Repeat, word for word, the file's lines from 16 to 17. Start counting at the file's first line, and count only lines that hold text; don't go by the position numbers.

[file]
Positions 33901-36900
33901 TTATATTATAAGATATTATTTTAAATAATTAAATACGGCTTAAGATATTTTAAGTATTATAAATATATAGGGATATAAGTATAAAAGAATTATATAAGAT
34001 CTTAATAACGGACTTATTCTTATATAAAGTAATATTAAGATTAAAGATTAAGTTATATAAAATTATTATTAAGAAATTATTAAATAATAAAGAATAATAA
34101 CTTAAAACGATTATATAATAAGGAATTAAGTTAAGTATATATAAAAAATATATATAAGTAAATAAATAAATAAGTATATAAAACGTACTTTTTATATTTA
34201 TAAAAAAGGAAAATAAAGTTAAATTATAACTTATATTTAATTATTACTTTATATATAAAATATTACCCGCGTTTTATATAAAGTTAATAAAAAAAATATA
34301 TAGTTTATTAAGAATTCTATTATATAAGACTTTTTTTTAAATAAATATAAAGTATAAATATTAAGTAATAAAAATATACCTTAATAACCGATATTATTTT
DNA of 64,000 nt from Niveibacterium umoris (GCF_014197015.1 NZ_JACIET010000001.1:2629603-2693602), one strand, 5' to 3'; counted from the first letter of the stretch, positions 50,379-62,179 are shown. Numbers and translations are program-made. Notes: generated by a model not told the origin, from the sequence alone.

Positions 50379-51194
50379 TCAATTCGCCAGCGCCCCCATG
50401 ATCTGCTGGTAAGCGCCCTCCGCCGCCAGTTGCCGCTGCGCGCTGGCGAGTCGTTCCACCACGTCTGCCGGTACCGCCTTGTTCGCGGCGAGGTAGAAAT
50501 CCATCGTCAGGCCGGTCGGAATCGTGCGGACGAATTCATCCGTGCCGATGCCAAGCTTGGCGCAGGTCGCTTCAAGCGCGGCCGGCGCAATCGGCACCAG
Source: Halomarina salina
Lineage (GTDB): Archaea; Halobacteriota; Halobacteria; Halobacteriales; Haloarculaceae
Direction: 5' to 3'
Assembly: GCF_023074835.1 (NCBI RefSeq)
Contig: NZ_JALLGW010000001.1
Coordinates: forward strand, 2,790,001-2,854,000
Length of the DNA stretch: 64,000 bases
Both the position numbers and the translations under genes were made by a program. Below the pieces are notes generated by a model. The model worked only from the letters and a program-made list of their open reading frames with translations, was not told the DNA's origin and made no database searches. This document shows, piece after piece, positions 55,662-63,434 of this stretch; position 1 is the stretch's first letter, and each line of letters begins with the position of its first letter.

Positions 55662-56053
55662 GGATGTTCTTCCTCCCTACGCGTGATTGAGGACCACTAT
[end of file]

Contig: NZ_JALLGW010000001.1
Coordinates: forward strand, 2,790,001-2,854,000